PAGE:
Even before I got into dancing, I had wondered about the expression “It takes two to tango.”
Why not “It takes two to salsa” (or bachata, Viennese waltz, cha cha, etc.)?
Was “tango” meant to stand for partner dances in general?
Wikipedia says that the idiom comes from the fact that “[t]he tango is a dance which requires two partners moving in relation to each other, sometimes in tandem, sometimes in opposition,” and it is a “situation in which the two partners are … understood to be essential.”
I don’t buy that explanation, because I feel like the same can be said of many partner dances. So, I’m coming up with an explanation of my own:
The proper Argentine tango position (according to my dance teacher) involves the partners leaning their chests forward against one another so much that their bodies form an upside down V starting from their pressed chests. This means that the dance partners would topple over if they tried to dance the Argentine tango by themselves. It takes two to tango because (Argentine) tango dancers literally hold each other up.
I am currently taking the Beginner Argentine tango course at World Dance Co. for the second time around (while concurrently taking the advanced tango classes). I am trying to focus on incorporating the lean into all the moves this time around. It’s like learning a completely different dance, because the lean changes all of the movements, and puts you really off-balance.
It’s pretty frustrating sometimes. Apparently, you don’t have to lean as much if you have a big chest or are dancing with a really wide person, because your bodies are already connected. Unfortunately, the guys in my class are stick thin, and I have no chest to speak of. 😛 It doesn’t help that none of the men lean their chests forward at all, which means that I have to lean extra to compensate.
The Argentine tango is by the far the hardest dance I am learning right now (although I suspect that the new Pachenga class that will be starting in two weeks will be even more difficult). Both partners really have to know what they are doing, and the lead must know how to use his chest and body effectively to communicate what he wants the follower to do.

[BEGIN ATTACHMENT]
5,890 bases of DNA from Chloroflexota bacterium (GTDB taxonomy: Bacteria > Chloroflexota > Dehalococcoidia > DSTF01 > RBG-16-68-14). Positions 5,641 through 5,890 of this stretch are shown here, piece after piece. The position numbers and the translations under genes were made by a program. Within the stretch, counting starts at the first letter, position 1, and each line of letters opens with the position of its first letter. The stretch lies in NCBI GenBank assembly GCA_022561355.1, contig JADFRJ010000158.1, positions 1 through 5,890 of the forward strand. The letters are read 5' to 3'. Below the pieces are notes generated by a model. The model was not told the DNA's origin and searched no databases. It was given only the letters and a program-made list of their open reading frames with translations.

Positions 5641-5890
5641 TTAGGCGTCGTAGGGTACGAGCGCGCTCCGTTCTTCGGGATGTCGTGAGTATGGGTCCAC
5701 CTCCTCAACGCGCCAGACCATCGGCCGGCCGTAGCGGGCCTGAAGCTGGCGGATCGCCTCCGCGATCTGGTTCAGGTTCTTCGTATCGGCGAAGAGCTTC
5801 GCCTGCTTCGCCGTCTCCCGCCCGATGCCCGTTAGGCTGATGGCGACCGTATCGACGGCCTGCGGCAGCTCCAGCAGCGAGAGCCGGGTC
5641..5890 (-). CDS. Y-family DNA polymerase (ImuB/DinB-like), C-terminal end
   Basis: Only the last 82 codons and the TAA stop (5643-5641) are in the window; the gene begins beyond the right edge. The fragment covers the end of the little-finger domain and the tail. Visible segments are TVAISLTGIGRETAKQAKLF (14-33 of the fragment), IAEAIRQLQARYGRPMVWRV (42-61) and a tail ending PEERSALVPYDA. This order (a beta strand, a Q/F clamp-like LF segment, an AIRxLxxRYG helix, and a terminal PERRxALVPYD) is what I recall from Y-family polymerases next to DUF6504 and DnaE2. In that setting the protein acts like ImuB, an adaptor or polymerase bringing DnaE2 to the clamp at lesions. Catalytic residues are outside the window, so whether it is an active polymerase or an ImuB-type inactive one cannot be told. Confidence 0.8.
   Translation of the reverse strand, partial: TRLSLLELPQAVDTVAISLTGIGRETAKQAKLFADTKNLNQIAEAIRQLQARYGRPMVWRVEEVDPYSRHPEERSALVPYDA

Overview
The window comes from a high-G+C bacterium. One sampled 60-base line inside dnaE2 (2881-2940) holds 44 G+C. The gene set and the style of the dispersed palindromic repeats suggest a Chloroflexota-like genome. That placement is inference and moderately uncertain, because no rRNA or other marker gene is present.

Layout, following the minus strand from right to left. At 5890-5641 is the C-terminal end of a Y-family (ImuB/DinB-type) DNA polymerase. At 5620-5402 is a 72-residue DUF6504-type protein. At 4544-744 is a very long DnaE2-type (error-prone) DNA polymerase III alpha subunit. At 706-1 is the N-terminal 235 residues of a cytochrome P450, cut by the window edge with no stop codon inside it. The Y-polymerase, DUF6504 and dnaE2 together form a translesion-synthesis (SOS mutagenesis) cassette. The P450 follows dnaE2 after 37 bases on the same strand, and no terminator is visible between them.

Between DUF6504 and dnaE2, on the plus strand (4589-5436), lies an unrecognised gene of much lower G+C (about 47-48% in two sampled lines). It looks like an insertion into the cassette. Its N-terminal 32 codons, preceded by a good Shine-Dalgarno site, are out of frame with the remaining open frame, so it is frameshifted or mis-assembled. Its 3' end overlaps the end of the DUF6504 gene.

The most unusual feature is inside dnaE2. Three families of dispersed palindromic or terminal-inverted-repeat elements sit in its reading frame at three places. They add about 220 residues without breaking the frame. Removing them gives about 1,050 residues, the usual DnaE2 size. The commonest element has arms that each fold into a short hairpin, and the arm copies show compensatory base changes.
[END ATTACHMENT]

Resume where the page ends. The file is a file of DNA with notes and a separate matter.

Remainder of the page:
The more I retake classes, the crappier a dancer I feel, as I continuously discover new details to hone and fix. The first round of lessons, you feel good just being able to remember the steps. It’s when you go through the lessons again that you really begin to feel what makes the dance a “tango,” a “bachata,” etc., and the bar is raised.
To me, successfully memorizing and being able to execute a bunch of steps does not make one a “dancer” — it’s about being able to exude the meaning of the music through your movements. I have not even begun to touch that.
I kind of wish I had a good partner I could dance with for an entire class or course so I wouldn’t have to keep on rotating and practicing with different partners. When I first started dancing, I thought that rotating partners was always the best way to go (since they can help you fix your mistakes), but now I am coming to resent “slow” partners. It is bloody frustrating to have a partner massacre a step during lessons, because we usually only get one shot with one partner to review a move. If a guy doesn’t do his part right, it means that I lost my chance to practice, and then I have to wait a full week to get another chance to attempt a move correctly. Finding a good partner would mean being able to skip the duds.
Unfortunately, sometimes I am the dud. So I think I will be stuck doing the rounds for a very long time. :S
It takes two to tango, and great dancing can only come when both partners hold up their share of the weight.